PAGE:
For the second sample, that of foreign born naturalized citizens, a slightly different procedure was used. The participants were contacted through the leaders of two English as a Second Language programs in Manchester, NH. The teacher handed out the surveys to the participants that were US citizens and explained to them the purpose and the details of the survey. The participants that voluntarily decided to complete the study returned the surveys to their teacher and placed them in an envelope that was returned to the researcher.
All participants were explained the volunteer nature of the study and their power in regards to the termination of the process at any time. (See Apendix B and C)
The analysis performed on the data collected from both samples the foreign born US citizens and US native born citizens, supported the hypothesis that stated that there will be a difference between the way the two samples acquire their political information.
The independent variable in this study was the variable that showed whether a participant was born in the United States or became an American citizen after immigrating to this country.
The dependent variables that were analyzed were sources of political socialization such as TV news, Newspapers, radio, internet, family and friends; level of concern towards politics, level of involvement in politics, partisanship and willingness to vote. Other confounding variables that the researcher sought to account for were: age, education and native country.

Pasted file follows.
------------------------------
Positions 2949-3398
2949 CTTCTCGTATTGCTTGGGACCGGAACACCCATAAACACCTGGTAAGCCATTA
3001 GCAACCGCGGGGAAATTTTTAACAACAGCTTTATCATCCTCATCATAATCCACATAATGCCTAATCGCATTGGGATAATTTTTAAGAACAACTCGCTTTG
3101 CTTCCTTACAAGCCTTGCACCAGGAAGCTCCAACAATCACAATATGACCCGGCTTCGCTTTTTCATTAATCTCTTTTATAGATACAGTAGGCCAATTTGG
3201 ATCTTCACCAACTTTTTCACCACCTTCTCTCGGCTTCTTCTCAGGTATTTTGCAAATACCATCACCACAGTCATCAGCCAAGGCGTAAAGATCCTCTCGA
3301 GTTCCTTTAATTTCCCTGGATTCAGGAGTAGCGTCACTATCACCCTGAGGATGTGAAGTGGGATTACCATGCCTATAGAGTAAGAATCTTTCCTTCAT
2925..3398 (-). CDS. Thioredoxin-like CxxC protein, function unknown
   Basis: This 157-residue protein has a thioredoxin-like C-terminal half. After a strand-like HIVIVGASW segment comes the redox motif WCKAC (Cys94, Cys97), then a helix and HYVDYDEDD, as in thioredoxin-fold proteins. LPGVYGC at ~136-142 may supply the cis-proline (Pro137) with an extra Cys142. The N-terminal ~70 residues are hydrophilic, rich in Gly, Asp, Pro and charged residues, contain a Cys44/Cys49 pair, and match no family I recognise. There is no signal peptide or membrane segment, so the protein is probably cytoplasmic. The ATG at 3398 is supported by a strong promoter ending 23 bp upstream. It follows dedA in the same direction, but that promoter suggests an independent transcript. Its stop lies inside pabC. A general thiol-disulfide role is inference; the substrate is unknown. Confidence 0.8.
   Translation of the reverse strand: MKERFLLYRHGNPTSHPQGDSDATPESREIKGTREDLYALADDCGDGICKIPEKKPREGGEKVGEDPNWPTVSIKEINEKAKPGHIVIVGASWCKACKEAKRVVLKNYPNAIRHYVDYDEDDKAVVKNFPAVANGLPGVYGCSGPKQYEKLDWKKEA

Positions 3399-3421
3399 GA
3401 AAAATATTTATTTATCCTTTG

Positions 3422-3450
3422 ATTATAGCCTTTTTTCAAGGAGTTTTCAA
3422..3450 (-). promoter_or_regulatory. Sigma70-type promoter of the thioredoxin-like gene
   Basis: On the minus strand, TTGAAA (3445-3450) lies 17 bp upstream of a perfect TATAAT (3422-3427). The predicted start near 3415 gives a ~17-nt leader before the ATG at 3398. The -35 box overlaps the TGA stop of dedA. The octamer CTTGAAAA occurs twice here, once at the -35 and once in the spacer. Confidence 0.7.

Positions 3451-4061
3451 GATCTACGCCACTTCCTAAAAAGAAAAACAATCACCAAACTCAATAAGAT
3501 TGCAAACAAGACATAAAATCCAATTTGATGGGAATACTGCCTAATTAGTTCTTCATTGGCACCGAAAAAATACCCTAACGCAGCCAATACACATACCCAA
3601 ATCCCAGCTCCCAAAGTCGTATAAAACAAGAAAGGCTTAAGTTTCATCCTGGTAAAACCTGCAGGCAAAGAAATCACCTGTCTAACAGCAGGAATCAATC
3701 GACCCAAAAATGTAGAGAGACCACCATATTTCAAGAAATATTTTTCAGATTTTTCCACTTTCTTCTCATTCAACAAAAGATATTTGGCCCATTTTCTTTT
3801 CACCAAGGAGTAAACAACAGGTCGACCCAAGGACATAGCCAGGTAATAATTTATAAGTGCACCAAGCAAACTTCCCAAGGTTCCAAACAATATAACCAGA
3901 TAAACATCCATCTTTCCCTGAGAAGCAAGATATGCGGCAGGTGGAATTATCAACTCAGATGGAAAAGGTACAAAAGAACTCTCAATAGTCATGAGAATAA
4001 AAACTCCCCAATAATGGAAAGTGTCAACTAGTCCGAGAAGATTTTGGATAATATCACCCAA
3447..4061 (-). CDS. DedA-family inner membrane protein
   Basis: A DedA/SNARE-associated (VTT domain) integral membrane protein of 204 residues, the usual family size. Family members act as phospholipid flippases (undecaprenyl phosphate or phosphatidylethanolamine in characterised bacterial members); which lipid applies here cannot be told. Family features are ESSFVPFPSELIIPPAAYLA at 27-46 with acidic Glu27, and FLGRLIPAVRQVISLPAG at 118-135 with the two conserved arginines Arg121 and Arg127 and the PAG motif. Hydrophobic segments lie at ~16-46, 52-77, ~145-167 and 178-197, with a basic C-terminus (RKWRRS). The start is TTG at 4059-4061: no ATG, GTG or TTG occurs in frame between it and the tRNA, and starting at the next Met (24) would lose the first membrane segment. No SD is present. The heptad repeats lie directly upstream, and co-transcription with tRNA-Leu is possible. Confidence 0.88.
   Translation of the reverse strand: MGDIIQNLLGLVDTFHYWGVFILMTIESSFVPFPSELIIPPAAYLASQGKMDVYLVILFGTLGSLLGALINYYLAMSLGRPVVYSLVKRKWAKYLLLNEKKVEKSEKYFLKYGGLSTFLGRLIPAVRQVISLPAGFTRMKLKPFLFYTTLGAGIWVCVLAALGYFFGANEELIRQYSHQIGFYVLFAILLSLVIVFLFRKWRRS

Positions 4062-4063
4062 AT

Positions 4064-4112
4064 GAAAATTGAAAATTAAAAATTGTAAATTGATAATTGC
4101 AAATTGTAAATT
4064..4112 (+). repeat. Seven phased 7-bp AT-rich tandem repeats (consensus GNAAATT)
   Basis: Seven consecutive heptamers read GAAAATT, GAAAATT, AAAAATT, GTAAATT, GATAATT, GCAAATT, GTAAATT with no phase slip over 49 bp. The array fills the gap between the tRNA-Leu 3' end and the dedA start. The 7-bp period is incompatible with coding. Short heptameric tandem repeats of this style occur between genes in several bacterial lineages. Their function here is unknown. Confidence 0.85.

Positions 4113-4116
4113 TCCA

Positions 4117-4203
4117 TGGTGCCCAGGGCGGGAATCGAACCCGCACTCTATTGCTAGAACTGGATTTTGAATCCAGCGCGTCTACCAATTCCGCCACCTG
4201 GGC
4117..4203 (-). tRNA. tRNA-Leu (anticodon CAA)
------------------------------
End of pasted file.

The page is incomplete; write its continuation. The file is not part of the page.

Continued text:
From the total number of participants (N=26) , 46% were males and 54 % were females. Also the participants ranged in age from 21 to 64 ( M= 44), and their level of education was from high school and up to a PHD or an equivalent, but on average most of the participants had only some college (M=3.5, some college). From the first sample (N=13), the US born population, 62 % were males (N=8) and 38% were females (N=5). In the second sample the foreign born population (N=13), 31 % were males (N=4) and
69 % were females (N= 9).
An internal consistency analysis was run, as the survey was an experimenter-generated one. The reliability analysis between the 6 media variables on the questionnaire showed an alpha level of a= .30. Due to the low level of the alpha, an analysis was run on the individual media variables such as : newspapers, internet, TV news, other TV programming and radio.
Several independent t-tests were done to establish whether there is a difference between the two samples in terms of their sources of political socialization. Also, several descriptive statistics and crosstabs analysis were conducted to look at the possible differences within each category of the different variables in the study.
The hypothesis was supported by the results yielded by the independent t-test performed on the question regarding the best way to stay informed (t(22)=1.797, p=.05). There was a significant difference regarding the participants’ opinion on what is the best way to stay informed as 91.6 % ,11 participants (N=12) of the foreign born sample classified television news as the most importance source of information (see Table 1). On the other hand, the US born sample was more evenly distributed between television news, newspapers 33.3 %, internet 8.3% and radio 8.3%, but still a 50%, 6 participants from this sample classified television news as the best way of staying informed (N=12).
Another route of political socialization is through school or education. In the US born sample 46% (N=13) received some kind of political information in school compared to 31% (N=13) in the foreign born sample. There was no significant difference found in the analysis of this variable between the two groups ( t(24)=-.784, p=.440).